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Press Release

Monday, May 11, 2015

Public Comment Sought on Revised Draft Standards for Education Leaders

Contact:Olympia Meolaolympia.meola@ccsso.org202-336-7071

Washington, D.C. (May 11, 2015) -- Two national education organizations are seeking additional feedback from the public on revised draft standards for education leaders that aim to ensure district and school leaders are able to improve student learning and achievement and meet new, higher expectations. The first public comment period last fall resulted in suggested changes that have been incorporated into this draft of the standards.

For the past 16 months, the Council of Chief State School Officers (CCSSO) and the National Policy Board for Educational Administration (NPBEA) have led an effort to refresh the standards to reflect research-based evidence, practitioner input and experience gained since the last update of the standards in 2008. The Interstate School Leaders Licensure Consortium Standards for School Leaders, known as ISLLC, detail the knowledge and skills effective district and school leaders need in order to build teams of teachers and leaders who improve student learning.

People interested in reviewing the standards can read them here and can provide feedback through a survey here. The public comment period will last until May 29. CCSSO will use the comments to make additional refinements to the standards, which will be finalized and released this summer.

"We strongly encourage the public to review these standards and help us make them even better," said Chris Minnich, executive director of CCSSO. "We want to hear from teachers and school and district leaders as well as from parents and other stakeholders in public education. Their valuable perspective will help make sure the final ISLLC 2015: Model Policy Standards for Educational Leaders set the right expectations for these critical educators."

Forty-five states and the District of Columbia, as well as districts, schools and university and nonprofit leadership preparation programs, use the voluntary ISLLC standards to guide preparation, practice, support and evaluations for district and school leaders, including superintendents, principals, assistant principals, and teacher leaders.

The standards are built on a transformational vision of education leadership expressed through seven policy standards. Transformational education leaders:

  1. Build a shared vision of student success and well-being.
  2. Champion and support instruction and assessment that maximizes student learning and achievement.
  3. Manage and develop staff members' professional skills and practices in order to drive student learning and achievement.
  4. Cultivate a caring and inclusive school community dedicated to student learning, academic success and the personal well-being of every student.
  5. Coordinate resources, time, structures and roles effectively to build the instructional capacity of teachers and other staff.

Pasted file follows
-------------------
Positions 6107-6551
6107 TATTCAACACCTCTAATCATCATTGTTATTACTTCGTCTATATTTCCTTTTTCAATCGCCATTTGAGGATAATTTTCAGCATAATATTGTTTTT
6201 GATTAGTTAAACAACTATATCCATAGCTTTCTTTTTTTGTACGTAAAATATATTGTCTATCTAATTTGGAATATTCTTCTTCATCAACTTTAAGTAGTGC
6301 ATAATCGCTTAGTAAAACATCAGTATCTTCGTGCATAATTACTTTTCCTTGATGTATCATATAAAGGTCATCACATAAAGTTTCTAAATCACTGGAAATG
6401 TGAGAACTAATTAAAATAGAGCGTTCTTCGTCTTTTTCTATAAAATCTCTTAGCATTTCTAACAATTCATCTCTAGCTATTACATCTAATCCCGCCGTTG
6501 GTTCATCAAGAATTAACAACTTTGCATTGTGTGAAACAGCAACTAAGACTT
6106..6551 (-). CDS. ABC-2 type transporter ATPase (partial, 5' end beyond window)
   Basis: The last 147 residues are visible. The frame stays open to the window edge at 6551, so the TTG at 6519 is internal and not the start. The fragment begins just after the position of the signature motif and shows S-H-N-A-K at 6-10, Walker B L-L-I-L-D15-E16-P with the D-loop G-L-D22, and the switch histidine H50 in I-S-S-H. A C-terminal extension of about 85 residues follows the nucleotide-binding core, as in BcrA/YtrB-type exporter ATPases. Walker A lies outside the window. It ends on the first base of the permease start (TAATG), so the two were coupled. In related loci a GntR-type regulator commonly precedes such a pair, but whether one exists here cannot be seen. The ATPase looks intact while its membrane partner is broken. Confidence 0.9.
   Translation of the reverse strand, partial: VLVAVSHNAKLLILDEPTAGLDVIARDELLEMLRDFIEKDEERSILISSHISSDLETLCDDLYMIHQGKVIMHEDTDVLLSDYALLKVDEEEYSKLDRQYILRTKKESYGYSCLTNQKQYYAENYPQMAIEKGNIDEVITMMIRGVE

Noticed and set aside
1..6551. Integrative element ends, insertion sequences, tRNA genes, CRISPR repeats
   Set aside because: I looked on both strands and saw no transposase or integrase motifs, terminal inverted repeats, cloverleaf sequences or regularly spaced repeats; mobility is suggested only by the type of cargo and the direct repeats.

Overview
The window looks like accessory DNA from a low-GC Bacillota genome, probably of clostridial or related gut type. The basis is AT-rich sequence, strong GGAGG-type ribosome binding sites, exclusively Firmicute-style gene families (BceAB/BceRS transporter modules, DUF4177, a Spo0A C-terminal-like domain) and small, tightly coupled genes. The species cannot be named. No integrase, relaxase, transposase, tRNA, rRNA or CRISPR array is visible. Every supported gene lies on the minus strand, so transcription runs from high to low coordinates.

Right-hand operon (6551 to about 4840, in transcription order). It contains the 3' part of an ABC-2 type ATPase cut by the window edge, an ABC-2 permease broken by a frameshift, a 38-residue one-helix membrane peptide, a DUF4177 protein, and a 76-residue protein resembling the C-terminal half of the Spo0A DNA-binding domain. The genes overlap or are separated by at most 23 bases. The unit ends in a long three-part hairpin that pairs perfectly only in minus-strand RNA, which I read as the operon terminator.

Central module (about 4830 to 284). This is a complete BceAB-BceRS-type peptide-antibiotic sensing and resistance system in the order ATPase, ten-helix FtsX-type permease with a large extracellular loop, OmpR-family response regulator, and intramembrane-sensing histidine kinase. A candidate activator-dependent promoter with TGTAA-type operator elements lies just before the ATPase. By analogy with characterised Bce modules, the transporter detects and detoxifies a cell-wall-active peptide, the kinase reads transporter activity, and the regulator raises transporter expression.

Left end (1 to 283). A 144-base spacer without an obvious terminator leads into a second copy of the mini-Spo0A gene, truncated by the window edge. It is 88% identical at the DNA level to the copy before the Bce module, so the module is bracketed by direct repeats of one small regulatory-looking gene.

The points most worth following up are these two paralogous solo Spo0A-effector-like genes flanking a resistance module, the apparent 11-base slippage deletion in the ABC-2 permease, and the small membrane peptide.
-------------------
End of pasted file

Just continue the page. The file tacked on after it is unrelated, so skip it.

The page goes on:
6. Engage families and the outside community to promote and support student success.
  7. Administer and manage operations efficiently and effectively.

Each of the seven policy standards is accompanied by specific actions that illustrate that standard.

The refreshed standards reflect the changing responsibilities of principals, superintendents and other district-office leaders. As a result of state-level reform measures, principals and other education leaders in most states are implementing higher learning standards to prepare all students for college, careers and life.

The refreshed standards benefitted from extensive involvement of the field and from researchers, including during the first public comment period. More than 1,000 principals and superintendents submitted surveys, and more than 100 participated in focus groups. This second public comment period will ensure that the revised standards truly reflect what effective leadership practice looks like in today's schools and districts.

More than 70 principals, superintendents, state education department staff, education professors, researchers and others have been working to refresh the standards.

The Wallace Foundation gave grants totaling $1 million over two years to CCSSO to lead a large part of the leadership standards work.


The Council of Chief State School Officers (CCSSO) is a nonpartisan, nationwide, nonprofit organization of public officials who head departments of elementary and secondary education in the states, the District of Columbia, the Department of Defense Education Activity, and five U.S. extra-state jurisdictions. CCSSO provides leadership, advocacy, and technical assistance on major educational issues. The Council seeks member consensus on major educational issues and expresses their views to civic and professional organizations, federal agencies, Congress, and the public.

The National Policy Board for Educational Administration (NPBEA) is a consortium of stakeholder groups in educational leadership.  NPBEA is currently comprised of a representative from the following associations: American Association of Colleges of Education (AACTE), American Association of School Administrators (AASA), Association of School Business Managers (ASBM), Association for Supervision and Curriculum Development (ASCD), Council for the Accreditation of Educator Preparation (CAEP), formally NCATE, Council of Chief State School Officers (CCSSO), National Association of Elementary School Principals (NAESP), National Association of Secondary School Principal (NASSP), National Board for Professional Teaching Standards (NBPTS), National Council of Professors of Educational Administration (NCPEA), National School Boards Association (NSBA), and University Council for Educational Administration (UCEA).